Colton Iverson, Colorado State (from Minnesota): You have to feel for a kid like Iverson, who opted for Colorado State a year ago in part because Tim Miles recruited him out of high school. Now Miles is gone, off to Nebraska, and Iverson, with one season of college basketball left, has a new coach to adjust to in Larry Eustachy. Eustachy should be thrilled, of course, to have Iverson, a solid big man who averaged 5.4 points and 5.0 boards despite sharing time with Ralph Sampson III in his final season at Minnesota.

Wally Judge, Rutgers (from Kansas State): A former McDonald’s All American who chafed under Frank Martin, Judge gets a second chance with Mike Rice. He’s another feather in Rice’s recruiting cap, but will need to play hard without the disciplinary issues that rendered him ineffective at Kansas State. The Scarlet Knights could use a big body with experience like Judge’s in the Big East wars.

Aaric Murray and Juwan Staten, West Virginia (from La Salle and Dayton): Bob Huggins made no secret about his frustration with his young Mountaineer team this past season, bemoaning after they lost to Gonzaga in March about the team’s lack of defensive pride and offensive ability. And that was before Kevin Jones and Truck Bryant left. Murray and Staten could change that. Murray, a highly touted prospect out of high school, averaged 15.2 points and 7.7 rebounds for La Salle. Staten, meantime, is a solid, tough-minded point guard who averaged 5.4 assists in his one season at Dayton.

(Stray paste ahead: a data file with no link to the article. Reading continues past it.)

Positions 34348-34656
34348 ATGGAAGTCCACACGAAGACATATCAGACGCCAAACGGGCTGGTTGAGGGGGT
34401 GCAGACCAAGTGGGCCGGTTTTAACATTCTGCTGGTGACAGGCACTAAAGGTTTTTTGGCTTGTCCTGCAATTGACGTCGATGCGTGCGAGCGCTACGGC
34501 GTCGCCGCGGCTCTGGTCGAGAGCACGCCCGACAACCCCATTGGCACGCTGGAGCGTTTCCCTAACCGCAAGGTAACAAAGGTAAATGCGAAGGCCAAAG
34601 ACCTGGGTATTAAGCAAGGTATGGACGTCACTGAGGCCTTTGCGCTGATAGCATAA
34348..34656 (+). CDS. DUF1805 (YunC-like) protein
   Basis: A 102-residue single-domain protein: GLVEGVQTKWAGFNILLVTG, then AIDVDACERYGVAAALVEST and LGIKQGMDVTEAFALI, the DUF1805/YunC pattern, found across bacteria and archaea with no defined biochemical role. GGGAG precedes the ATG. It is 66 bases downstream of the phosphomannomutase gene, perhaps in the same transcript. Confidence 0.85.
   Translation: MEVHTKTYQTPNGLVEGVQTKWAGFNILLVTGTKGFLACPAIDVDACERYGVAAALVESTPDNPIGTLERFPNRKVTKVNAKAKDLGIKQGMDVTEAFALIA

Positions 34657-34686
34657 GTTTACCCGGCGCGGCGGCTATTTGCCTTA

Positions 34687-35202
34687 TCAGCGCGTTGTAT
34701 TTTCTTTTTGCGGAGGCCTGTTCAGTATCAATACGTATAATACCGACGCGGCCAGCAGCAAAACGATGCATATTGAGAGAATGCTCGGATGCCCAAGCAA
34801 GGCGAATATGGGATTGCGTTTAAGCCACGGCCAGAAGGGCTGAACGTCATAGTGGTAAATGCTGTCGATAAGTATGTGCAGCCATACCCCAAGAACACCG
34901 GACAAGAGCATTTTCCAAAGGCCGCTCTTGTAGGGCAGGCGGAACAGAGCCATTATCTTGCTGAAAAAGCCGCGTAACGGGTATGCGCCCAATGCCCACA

D.J. Newbill, Penn State (from Southern Miss): Here’s why Newbill is huge for coach Patrick Chambers: He’s from Philly. If Chambers is going to turn the Nittany Lions around, he has to make recruiting inroads in the state’s biggest city. Newbill helps with that. The fact that he’s also talented -- averaging 9.2 points and 6.2 rebounds in his one season with Eustachy -- is a huge bonus for a Penn State team in dire need of skill infusion.

J.J. O’Brien and Dwayne Polee, San Diego State (from Utah and St. John’s): O’Brien, who elected to leave Utah after Jim Boylen was fired, is a solid scorer who averaged 6.4 points despite missing nine games with a broken foot. Polee, a gifted athlete, started 27 games for Steve Lavin as a freshman, but he was on the wrong coast. Polee is from Los Angeles, and the pull to be closer to home, where his mother has an undisclosed illness, was too much to overcome. Now Steve Fisher, who already had an impressive would-be mulligan season, has even more talent to keep the Aztecs moving forward.

Stacey Poole, Georgia Tech (from Kentucky): Poole, whose playing time headed south as the Wildcats brought in more talented freshmen, made the smart decision to head elsewhere where he will be needed. And Georgia Tech needs him. Poole, a top-50 player out of high school, will help Brian Gregory turn Tech in the right direction. An added plus: Poole’s younger brother, Solomon, 25th in the ESPNU top 60, has the Yellow Jackets on his short list.

Eric Wise, USC (from UC Irvine): Wise was looking to up his future stock, and Southern Cal, to up its future. Call this a match made in heaven. Wise averaged 16.3 points and 8.1 rebounds for the Anteaters, and will be a much welcomed shot in the arm for the Trojans, who averaged an offensive 53 points in winning one Pac 12 game all season.

Injury-plagued USC a little unsettled